Ashes 2013-14: England face heavy defeat in Adelaide
Second Ashes Test, Adelaide (close, day four):
Australia 570-9 dec & 132-3 dec v England 172 & 247-6 (target 531)
England's last four batsmen must survive the entire final day of the second Test to snatch an improbable draw as Australia close in on a 2-0 series lead.
The battered tourists will resume on 247-6, 284 runs adrift of what would be an unparalleled and utterly unrealistic win, without a single specialist batsman left.
Captain Alastair Cook, Michael Carberry and Ian Bell were all guilty of bad misjudgements as only Joe Root (87) and Kevin Pietersen (53) delayed what feels like an inevitable Australia win.
Matt Prior's unbeaten 31 and Stuart Broad's 22 not out at least ensured England did not suffer the embarrassment of defeat within four days.
But with the new ball just 10 overs old and the weather forecast favourable, they are likely to travel to Perth for Friday's third Test facing their biggest Ashes deficit in seven years.
Requiring a nominal 531 to win after Australia declared overnight, or to bat out two days for an unlikely draw, England got off to the most dispiriting of starts when Cook top-edged a reckless hook in Mitchell Johnson's first over of the day to be caught by Ryan Harris at long leg for just one.
It gave the captain his lowest match aggregate since the Sabina Park Test of 2009 and set the tone for too much of the batting that was to follow.
Test Match Special analysis
"It's the first time in the series that England have batted through a day, so that's a positive. Joe Root was excellent and showed composure and calmness. Kevin Pietersen played quite well, Michael Carberry was a little bit unfortunate, but Ian Bell will realise he's had a disaster after hitting a full toss from Steve Smith down mid-on's throat.
"We've seen lots of sledging with Broad and Johnson going at each other, but what's important is that England got blown away on the third day and there's no question that Australia will be going 2-0 up at some point tomorrow."
Carberry had looked comfortable for his 14 but then swatted a pull shot off Peter Siddle straight to Nathan Lyon on the deep square leg boundary.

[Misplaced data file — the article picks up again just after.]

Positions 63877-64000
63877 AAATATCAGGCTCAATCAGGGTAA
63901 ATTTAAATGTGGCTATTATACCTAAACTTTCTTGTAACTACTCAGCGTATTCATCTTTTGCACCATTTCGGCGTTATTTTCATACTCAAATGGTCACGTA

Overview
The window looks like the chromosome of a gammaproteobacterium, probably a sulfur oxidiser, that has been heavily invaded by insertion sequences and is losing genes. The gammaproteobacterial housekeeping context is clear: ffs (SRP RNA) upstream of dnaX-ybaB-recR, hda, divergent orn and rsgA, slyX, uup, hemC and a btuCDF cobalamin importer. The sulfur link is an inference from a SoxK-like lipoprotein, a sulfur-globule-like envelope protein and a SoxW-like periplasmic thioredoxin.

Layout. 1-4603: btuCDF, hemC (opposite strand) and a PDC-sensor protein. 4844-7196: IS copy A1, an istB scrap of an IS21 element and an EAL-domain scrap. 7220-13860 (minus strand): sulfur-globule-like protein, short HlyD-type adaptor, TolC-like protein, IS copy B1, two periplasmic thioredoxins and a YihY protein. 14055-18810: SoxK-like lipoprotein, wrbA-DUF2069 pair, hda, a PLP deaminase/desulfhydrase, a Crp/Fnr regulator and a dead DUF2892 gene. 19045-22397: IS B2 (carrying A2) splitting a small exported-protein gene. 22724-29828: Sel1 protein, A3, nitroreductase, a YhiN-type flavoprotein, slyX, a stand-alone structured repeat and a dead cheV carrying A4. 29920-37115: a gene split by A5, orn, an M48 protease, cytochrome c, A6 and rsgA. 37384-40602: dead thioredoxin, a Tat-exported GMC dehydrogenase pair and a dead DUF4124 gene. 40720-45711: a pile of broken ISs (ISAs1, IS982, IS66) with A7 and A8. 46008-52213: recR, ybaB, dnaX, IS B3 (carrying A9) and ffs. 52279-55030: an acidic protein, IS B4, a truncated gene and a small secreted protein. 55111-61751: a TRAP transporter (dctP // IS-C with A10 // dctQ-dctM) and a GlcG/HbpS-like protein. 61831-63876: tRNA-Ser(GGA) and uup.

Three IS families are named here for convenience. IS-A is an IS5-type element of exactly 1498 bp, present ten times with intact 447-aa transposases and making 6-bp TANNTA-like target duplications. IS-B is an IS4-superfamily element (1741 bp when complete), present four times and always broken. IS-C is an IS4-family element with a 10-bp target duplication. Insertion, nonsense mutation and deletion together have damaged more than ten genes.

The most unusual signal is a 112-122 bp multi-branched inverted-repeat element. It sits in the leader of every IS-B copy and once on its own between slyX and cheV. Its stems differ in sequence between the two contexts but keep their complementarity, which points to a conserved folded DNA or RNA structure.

Root and Pietersen then quietly compiled England's biggest partnership of the series as the pitch revealed its true, docile nature.
Root went to his fourth Test 50 with a two clipped through mid-wicket off Johnson, and Pietersen then tucked into a succession of full tosses and long hops from the occasional leg-spin of Steve Smith to go to his own half century midway through the afternoon session.
The partnership was up to 111 when Siddle brought one back in a fraction from the Cathedral End and Pietersen, caught between playing and leaving, instead deflected the ball onto his off bail.
The wicket meant Siddle - tucked in the shadows of Johnson and Harris for much of this series - has now dismissed Pietersen nine times in Test cricket, more than any other man.
With tea due, Bell then went in the worst possible manner, advancing to another full toss but smearing it into the hands of the diving Johnson at mid-on.
It left England 143-4, still 388 runs adrift and four sessions from safety. And while the skies above the Adelaide Oval were grey for much of the day, the showers that were around in south Australia bypassed the state capital.
Only in Root's patient, disciplined innings could anything be salvaged from the wreckage.
Stats of the day
- The Root/Pietersen stand was England's first century partnership in six innings since Pietersen and Bell added 106 in the second innings at Chester-le-Street in August
- Peter Siddle, who had already dismissed Pietersen more times than any other Test bowler, removed him for a ninth time. In this match, he bowled Pietersen 40 balls, Pietersen scored 11 runs and got out twice
- Pietersen's three sixes mean there have been 20 in the match - an Ashes record, but well short of the overall Test record of 27
- Steve Smith has now taken nine wickets in 13 Tests, and three of them have been Ian Bell
The 22-year-old played Johnson in admirable fashion, dropping his gloves to the short stuff and leaving well, and he was only 13 runs shy of his first Ashes century down under when an inside edge off Lyon rolled up his thigh pad and down into the reaching glove of Brad Haddin.
It was Haddin's 200th Test catch, and while Root will consider it an unfortunate end to an excellent innings, it surely guarantees he stays at number three for the next Test in Perth.
Ben Stokes had also stuck around doggedly despite several near-misses. But when his 90-ball stretch ended in Harris's second over with the new ball, edging to Michael Clarke at second slip for 28, it opened the door for Australia to polish the match off before Monday's fifth day.
Broad survived a dramatic working-over from Johnson and then clouted two fours before Prior did the same.
But to expect the England tail to keep this Australian attack at bay for 90 overs is to ignore both logic and precedent.
With England having lost their past six Tests at the Waca, the possibility of the Ashes returning to Australia within the next 10 days is now a very real one.
Catch up with a two-minute summary of Test Match Special commentary with Pint-sized Ashes.